Find Your Character’s Voice

As a writer/narrator you have your own personal voice but mastering your character’s voice is something that may take a little experimenting.

Why is finding your character’s voice important? It gives your character’s  their own way of standing out.

Have you ever read a book and the characters sounds just alike?

They don’t really stand out and you’re constantly waiting for the ‘James said’ or the ‘Tony said’ at the end of each line.

You don’t want your readers to have to do that. I’ve had to reread paragraphs in novels when I get confused about who was talking.

No one likes being confused especially if the book was going on so well.

So here are two things to help your character’s voice stand out;

What are some topics that your character loves talking about?

 

This has a lot to do with knowing your character. You have to know their passion and their attitudes to know what they are most likely to bring up in conversation.

Is your character into sports? What about money or romance? What is their goal in the story? Does it keep popping up in their mind that they can’t help but bring it up when they’re talking to someone?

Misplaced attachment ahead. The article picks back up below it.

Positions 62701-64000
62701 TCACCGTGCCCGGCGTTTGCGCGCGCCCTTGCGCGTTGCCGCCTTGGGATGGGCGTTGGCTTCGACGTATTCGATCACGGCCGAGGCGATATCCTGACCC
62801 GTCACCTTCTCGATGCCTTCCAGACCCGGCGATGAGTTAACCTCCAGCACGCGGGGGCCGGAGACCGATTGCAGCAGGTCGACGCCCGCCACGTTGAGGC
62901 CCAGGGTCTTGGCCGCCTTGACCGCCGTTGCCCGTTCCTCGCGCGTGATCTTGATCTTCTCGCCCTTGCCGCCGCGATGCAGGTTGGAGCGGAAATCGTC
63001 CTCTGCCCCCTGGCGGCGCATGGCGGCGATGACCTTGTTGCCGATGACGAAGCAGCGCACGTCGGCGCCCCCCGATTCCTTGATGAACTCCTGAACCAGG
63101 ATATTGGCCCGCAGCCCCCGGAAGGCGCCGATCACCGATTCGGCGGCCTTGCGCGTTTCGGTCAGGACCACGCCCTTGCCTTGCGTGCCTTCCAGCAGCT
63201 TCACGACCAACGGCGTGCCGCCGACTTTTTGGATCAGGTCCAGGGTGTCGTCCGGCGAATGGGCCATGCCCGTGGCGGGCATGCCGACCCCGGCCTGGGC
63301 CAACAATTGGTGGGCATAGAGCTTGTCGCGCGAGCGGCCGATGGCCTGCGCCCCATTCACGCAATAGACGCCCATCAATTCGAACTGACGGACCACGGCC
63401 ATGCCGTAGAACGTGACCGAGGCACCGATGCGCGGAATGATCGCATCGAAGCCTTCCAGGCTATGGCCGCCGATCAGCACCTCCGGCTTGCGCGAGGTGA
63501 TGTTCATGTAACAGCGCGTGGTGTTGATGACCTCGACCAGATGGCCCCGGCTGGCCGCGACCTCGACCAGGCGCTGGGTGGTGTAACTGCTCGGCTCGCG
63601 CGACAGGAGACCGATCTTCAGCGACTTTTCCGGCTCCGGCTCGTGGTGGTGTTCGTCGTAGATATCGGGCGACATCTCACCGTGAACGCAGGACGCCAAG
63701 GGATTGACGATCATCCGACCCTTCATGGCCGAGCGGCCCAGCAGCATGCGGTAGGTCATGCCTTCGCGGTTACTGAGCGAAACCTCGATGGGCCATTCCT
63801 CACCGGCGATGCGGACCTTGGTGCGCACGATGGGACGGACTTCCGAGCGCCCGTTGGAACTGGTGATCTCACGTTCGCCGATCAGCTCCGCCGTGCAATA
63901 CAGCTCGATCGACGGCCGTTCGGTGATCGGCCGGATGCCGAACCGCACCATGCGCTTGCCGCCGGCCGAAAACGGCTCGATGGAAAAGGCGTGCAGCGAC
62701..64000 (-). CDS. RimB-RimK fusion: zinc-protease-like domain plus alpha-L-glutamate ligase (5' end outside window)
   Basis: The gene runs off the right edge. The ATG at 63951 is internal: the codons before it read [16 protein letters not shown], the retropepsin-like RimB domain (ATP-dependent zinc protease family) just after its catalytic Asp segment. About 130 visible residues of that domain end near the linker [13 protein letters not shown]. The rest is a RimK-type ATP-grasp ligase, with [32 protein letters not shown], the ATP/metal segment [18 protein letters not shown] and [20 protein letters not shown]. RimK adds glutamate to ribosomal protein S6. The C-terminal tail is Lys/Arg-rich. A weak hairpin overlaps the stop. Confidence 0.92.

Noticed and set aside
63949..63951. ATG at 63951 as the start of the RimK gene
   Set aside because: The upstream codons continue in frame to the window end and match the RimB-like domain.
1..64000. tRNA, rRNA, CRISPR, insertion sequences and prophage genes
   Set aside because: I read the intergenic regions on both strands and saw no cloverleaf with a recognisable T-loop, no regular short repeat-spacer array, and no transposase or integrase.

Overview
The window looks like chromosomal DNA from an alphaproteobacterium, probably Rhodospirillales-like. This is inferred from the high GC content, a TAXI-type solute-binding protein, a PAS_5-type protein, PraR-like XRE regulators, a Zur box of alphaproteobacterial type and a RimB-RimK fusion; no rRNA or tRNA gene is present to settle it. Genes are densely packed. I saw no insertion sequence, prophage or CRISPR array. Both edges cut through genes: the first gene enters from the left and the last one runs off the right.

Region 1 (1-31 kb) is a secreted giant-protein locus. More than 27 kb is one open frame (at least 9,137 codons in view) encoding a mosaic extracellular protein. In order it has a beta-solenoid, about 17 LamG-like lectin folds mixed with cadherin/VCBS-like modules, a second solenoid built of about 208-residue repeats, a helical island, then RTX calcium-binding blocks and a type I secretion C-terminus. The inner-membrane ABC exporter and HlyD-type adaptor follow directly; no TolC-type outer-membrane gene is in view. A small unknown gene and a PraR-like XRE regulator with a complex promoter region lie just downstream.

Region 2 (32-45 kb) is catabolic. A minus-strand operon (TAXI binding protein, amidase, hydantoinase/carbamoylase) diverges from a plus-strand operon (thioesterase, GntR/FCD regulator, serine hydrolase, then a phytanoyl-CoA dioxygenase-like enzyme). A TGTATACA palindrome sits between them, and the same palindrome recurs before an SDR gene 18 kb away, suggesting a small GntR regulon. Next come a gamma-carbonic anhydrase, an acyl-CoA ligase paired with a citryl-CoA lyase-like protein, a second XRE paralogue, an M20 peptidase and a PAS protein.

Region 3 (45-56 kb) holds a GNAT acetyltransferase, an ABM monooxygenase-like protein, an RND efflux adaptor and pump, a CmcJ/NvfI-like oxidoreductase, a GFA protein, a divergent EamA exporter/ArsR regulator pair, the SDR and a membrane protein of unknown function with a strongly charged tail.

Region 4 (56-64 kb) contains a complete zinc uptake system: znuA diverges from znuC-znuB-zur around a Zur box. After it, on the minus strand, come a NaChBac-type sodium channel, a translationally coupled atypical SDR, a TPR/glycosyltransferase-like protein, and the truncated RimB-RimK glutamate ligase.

Does your character’s have an accent?

What are some things or words your character would never say?

 

This question makes you think about what your character doesn’t like. So do your characters curse? Do they like use slang and never say the standard English word?

What are some topics that they would never bring up. If the topic’s brought up would they quickly dismiss it?

I have a character named Malcolm I’m writing that is a social playboy. He will never bring up the topic of marriage and I know this because I know his personality. So knowing your character really helps to develop their voice and to help them stand out.

 

I think one of the important things to remember about this subject is that it takes time to know your characters inside and out.

When you start with a brand new character it may take a month before you feel comfortable telling their story for them.  It took me even longer.

Once you think or write about your character a lot you will get a feel for how they do things and you’ll also understand the why behind it. It’s when their words flow from your head to the keyboard when you’ve found their voice.

But it takes time and patience so keep writing. :)

Thanks for reading,

-Shaquanda

Photo credit: Istockphotos.com

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About the Author

Shaquanda Dalton

Hello, my name is Shaquanda Dalton and welcome to Learnasyouwrite.com! A little about myself, I'm 20, I live in Milwaukee, Wisconsin and am a Sohomore at the University of Wisonsin-Milwaukee. I love writing and have written short stories and simple works since I was nine years old. I have a cute cate named Joey who loves to scratch and bite on his good days.

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